Bond, 200728885 U.S. hospitals with data on 2.8 million Medicare patients14 different clinical pharmacy services and several staffing modelsSeverity-adjusted mortality ratesIn-service education, drug information, adverse drug reaction monitoring; participation in drug protocol management, cardiopulmonary resuscitation teams and medical rounds; and completing admission drug histories were associated with reduced mortality as were two staffing variables
Brown, 200829Large rural hospital Emergency DepartmentReview of medication orders and identification of errors via retrospective review by an independent reviewer. Pharmacists also documented their interventions.Medication Errors, 1 month when pharmacist was not present to check medication orders versus 1 month when pharmacist (s) was (were) present; time periods for assessment were one year apartPre-post analysis showed significant decrease (66.6%) from error rates of approximately 16 to 5 per one hundred medications orders
Rothschild, 201030Four academic Emergency DepartmentsObservational study in which pharmacy residents conducted 226 sessions (787 hours) of observing pharmacist activities; the study included over 17,000 medications ordered or administered to nearly 6,500 patientsIdentification of medication errors at various stages of prescribing or administration by unblinded, continuous observation. Data collection was via templated forms. Captured elements included errors of interest, ranging from those intercepted before reaching the patient to caught after reaching the patient but before harm could occur to ameliorated adverse events (collectively these together were known as recovered medication errors). Case reviewers independently assessed suspected error interventions.Pharmacists identified over 500 recovered medication errors, with an overall rate of about 3 per 100 medications or about 8 per 100 patients. Approximately 90% were intercepted before reaching the patient.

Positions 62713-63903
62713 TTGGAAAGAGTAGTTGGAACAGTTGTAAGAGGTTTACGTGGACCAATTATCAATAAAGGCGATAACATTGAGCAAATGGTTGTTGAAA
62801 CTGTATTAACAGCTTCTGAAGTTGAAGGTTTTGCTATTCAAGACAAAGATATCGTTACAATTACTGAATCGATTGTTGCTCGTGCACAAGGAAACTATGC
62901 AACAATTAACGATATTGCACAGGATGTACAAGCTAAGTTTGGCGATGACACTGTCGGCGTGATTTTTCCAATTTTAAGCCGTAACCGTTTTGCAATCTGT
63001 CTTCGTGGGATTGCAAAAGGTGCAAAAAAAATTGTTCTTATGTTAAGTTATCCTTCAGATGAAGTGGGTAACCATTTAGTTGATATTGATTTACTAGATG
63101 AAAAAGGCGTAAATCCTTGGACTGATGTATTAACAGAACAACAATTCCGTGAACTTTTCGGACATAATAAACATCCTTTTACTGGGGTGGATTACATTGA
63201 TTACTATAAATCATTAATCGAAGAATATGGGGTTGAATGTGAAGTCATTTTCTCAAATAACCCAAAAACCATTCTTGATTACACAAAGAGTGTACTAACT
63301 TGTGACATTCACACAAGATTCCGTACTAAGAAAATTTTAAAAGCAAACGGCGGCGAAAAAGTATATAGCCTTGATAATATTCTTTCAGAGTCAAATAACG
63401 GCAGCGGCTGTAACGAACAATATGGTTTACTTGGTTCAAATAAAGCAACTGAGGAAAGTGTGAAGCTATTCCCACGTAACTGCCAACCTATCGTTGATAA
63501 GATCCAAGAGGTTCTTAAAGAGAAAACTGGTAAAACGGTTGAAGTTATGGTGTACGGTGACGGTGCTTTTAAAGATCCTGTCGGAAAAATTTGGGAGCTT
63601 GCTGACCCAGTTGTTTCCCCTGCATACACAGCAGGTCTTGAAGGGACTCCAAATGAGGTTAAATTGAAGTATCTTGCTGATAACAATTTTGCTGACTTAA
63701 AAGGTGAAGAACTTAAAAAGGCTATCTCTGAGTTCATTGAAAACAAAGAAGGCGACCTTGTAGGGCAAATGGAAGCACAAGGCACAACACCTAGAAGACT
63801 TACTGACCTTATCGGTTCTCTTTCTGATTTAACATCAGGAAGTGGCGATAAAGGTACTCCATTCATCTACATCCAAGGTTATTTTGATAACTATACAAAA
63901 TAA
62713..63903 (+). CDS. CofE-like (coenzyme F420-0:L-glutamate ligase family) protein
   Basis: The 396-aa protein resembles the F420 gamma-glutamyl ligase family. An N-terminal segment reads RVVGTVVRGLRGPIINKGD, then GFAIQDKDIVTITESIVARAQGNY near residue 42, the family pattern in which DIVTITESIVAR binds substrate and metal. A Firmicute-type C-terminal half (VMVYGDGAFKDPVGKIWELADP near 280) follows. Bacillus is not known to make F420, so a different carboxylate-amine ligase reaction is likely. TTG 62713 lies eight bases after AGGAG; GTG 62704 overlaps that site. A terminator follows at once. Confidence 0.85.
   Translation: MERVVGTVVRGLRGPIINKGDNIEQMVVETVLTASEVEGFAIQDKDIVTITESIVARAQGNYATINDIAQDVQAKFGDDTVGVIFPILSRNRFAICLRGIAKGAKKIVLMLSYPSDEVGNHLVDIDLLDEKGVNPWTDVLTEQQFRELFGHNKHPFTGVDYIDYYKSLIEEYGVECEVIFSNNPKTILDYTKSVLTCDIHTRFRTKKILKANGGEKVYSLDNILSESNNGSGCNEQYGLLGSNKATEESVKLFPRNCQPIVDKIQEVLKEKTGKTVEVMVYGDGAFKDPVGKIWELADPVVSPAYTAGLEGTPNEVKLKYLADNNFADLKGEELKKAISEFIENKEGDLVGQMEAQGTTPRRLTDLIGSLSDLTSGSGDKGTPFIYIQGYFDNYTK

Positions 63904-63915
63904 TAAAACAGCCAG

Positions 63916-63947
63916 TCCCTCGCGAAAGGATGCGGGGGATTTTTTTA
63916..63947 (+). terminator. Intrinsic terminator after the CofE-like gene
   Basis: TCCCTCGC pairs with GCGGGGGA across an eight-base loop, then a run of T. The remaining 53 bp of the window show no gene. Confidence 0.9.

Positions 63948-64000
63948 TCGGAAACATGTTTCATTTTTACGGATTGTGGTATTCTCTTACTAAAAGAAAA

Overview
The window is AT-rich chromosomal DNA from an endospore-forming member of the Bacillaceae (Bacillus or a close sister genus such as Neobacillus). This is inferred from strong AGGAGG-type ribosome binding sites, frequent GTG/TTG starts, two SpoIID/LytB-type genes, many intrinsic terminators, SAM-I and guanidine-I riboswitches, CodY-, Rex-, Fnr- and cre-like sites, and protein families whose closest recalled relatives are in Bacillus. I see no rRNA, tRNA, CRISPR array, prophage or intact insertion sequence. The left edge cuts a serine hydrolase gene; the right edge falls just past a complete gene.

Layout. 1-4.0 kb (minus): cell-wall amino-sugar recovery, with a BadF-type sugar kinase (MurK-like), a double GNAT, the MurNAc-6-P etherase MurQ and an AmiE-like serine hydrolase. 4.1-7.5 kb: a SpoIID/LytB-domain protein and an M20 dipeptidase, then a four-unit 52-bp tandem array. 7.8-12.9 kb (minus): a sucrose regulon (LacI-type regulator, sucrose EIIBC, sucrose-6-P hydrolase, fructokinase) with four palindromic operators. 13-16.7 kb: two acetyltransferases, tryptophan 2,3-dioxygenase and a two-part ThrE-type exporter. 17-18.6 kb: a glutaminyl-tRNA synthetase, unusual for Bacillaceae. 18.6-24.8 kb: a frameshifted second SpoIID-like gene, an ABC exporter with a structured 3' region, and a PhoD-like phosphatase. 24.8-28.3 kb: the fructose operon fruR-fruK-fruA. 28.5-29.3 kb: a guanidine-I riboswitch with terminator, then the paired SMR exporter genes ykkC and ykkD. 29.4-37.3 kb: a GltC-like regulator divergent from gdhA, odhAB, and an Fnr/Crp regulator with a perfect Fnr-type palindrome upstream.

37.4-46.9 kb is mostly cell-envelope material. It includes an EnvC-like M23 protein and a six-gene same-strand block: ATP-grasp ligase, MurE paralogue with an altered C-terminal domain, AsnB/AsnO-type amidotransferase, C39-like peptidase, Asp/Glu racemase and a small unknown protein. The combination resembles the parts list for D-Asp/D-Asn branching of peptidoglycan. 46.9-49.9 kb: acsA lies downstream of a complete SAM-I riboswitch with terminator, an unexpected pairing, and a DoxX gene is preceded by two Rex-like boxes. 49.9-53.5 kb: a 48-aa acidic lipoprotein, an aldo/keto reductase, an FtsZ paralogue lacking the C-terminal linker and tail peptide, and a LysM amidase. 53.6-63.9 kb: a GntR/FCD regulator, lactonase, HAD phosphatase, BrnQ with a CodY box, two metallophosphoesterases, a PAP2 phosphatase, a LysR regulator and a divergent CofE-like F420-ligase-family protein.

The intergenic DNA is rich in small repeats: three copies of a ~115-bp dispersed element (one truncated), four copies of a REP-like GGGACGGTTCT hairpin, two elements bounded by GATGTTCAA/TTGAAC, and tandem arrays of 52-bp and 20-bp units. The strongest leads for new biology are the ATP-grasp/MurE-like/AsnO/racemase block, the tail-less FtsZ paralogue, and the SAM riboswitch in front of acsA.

Cesarz, 201231An academic medical center's 32-bed Emergency Department, serving pediatric and adult populationsProspective observational study looking at activities of four pharmacists during relevant shifts in reviewing discharge prescriptions. Data collection was over a 3 week period and used standardized forms for reporting interventions. All recommendations were provided to the ordering physician who made the determination to change a prescriptionSelf-report of interventions on discharge prescriptions. An independent reviewer determined whether the intervention was categorized as error prevention or therapeutic optimizationOf 674 discharge prescriptions reviewed, ED pharmacists intervened on about 10%; roughly half of the 68 interventions (54%) concerned error prevention.

From: Chapter 4, Clinical Pharmacist's Role in Preventing Adverse Drug Events: Brief Update Review

Cover of Making Health Care Safer II
Making Health Care Safer II: An Updated Critical Analysis of the Evidence for Patient Safety Practices.
Evidence Reports/Technology Assessments, No. 211.

NCBI Bookshelf. A service of the National Library of Medicine, National Institutes of Health.